Letters I Never Mailed: Clues to a Life : Clues to a Life : Annotated Edition
Alec Wilder is a rare example of a composer who established a reputation both as a prolific composer of concertos, sonatas, and operas, and as a popular songwriter [including the hit "I'll Be Around"]. He was fearsomely articulate and had a wide and varied circle of friends ranging from Graham Greene to Frank Sinatra and Stan Getz. Letters I Never Mailed, hailed at its first publication [in 1975, by Little, Brown], tells the story of Wilder's musical and personal life through unsent "letters" addressed to various friends.
In it, he shares his insights -- and sometimes salty opinions -- on composing, musical life, and the tension between art and commercialism. This new, scholarly edition leaves Wilder's original text intact but decodes the mysteries of the original through an annotated index that identifies the letters' addressees, a biographical essay by David Demsey, and photographs by renowned photographer and lifelong friend of Wilder, Louis Ouzer.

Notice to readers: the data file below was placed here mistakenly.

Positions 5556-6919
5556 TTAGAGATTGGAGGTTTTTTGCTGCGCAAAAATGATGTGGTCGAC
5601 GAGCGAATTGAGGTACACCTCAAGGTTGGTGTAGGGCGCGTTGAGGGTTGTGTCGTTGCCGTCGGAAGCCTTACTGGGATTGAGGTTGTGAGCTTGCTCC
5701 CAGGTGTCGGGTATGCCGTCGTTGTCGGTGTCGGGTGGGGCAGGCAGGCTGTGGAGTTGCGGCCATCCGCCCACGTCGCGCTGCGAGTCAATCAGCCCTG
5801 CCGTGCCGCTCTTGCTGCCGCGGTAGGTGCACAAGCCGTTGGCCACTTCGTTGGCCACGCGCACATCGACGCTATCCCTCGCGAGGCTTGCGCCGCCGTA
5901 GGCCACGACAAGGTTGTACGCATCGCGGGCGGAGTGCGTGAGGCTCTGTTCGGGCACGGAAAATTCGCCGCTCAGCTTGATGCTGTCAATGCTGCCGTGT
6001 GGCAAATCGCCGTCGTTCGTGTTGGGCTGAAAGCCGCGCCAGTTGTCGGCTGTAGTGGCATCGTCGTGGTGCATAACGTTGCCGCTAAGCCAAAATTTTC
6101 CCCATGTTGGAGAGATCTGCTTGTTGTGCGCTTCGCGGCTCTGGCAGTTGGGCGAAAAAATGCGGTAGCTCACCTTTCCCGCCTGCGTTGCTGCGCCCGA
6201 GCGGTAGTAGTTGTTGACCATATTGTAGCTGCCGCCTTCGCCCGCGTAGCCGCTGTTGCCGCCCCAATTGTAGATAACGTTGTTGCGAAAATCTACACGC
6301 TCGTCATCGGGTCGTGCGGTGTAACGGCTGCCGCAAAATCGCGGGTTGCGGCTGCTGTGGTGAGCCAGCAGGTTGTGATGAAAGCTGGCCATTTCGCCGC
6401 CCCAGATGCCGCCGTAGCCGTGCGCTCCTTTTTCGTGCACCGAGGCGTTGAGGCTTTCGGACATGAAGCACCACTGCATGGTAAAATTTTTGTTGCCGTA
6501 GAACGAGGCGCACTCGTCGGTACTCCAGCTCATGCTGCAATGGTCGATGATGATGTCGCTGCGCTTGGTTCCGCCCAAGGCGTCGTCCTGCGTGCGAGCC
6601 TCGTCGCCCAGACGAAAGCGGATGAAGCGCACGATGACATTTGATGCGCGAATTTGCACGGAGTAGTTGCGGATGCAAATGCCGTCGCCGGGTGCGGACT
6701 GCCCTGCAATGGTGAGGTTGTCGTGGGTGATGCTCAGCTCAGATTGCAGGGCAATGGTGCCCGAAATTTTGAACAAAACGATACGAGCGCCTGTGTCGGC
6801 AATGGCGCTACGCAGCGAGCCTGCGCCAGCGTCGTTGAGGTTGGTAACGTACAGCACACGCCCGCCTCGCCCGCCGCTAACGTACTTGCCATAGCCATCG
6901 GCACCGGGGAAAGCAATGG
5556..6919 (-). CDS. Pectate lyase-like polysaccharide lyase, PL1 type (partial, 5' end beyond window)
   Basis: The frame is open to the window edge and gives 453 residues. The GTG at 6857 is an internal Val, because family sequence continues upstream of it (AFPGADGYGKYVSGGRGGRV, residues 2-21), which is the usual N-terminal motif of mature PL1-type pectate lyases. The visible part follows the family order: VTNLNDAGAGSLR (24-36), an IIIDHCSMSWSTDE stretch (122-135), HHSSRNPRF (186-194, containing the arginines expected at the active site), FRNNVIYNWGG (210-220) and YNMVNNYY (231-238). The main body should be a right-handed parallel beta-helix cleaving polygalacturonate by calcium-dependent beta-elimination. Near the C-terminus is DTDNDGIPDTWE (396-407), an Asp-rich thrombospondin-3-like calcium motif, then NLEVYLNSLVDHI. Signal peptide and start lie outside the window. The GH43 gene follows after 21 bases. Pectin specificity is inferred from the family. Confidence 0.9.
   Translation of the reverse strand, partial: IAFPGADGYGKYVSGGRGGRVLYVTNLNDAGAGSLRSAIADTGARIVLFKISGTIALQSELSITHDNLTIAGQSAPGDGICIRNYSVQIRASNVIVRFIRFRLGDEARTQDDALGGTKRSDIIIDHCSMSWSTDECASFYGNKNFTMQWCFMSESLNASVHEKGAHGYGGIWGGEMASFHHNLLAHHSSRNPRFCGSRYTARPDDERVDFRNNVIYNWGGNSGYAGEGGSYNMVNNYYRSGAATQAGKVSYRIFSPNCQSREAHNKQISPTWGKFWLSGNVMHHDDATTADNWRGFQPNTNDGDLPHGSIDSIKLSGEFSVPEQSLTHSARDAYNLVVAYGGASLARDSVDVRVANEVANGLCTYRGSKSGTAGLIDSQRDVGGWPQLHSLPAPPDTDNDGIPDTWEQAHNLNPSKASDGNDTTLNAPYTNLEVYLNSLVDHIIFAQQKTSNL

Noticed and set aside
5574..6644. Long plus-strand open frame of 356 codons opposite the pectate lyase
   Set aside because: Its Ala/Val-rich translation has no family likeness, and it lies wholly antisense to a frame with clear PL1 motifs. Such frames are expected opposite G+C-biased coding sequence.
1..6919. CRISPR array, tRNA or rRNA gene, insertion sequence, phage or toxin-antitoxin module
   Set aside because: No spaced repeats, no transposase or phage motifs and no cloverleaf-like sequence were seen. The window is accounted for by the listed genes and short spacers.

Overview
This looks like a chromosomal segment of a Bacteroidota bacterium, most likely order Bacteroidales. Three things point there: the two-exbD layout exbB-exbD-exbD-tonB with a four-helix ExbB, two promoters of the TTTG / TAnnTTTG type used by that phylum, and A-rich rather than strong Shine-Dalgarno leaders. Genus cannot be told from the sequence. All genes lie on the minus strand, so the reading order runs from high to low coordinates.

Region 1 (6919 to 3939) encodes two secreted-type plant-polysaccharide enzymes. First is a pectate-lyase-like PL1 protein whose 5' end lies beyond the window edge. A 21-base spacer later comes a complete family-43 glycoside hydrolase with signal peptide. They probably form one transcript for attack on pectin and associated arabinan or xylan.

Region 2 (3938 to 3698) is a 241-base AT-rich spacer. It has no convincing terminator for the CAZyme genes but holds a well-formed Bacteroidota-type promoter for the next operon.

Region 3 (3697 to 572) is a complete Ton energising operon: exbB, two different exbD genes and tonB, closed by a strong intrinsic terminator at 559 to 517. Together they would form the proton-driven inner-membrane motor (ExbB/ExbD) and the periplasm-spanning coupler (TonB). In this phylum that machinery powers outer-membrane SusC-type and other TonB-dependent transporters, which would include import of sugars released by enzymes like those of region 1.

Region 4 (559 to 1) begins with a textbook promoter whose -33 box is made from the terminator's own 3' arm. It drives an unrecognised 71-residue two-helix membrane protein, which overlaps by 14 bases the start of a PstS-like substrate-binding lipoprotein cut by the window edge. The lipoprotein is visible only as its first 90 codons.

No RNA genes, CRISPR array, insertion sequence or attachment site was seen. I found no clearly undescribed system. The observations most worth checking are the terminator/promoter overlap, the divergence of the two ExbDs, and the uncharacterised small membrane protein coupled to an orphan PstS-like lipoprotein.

David Demsey is Professor of Music and coordinator of jazz studies at William Paterson University and an active jazz and classical saxophonist. He is co-author of Alec Wilder: A Bio-Bibliography [Greenwood Press] and has contributed to The Oxford Companion to Jazz.
- Hardback | 332 pages
- 157.5 x 233.7 x 22.9mm | 521.64g
- 01 Nov 2005
- Boydell & Brewer Ltd
- University of Rochester Press
- Rochester, United States
- Annotated edition
- 15 Illustrations, black and white
Other books in this series
23 Jan 2017
29 May 2006
Alec Wilder was one of the great composers of modern times. He wrote a suite for me with concert band. Nobody could play the last movement. When I asked him about all the difficult notes in my part, he said, "That's what you would have played if you had improvised!" In this new edition, David Demsey has been responsible for allowing people to understand some of Alec's equally mysterious letters, helping readers to better know one of my favorite people. --Jazz Trumpeter Clark Terry
This memoir is as odd, curmudgeonly, imaginative, funny, and charming as its author, who was one of the glorious eccentrics of American music. First published in 1975, five years before Wilder's death, it has now been annotated by David Demsey, who has managed to identify almost everyone addressed by Wilder. WHOLENOTE
About David Demsey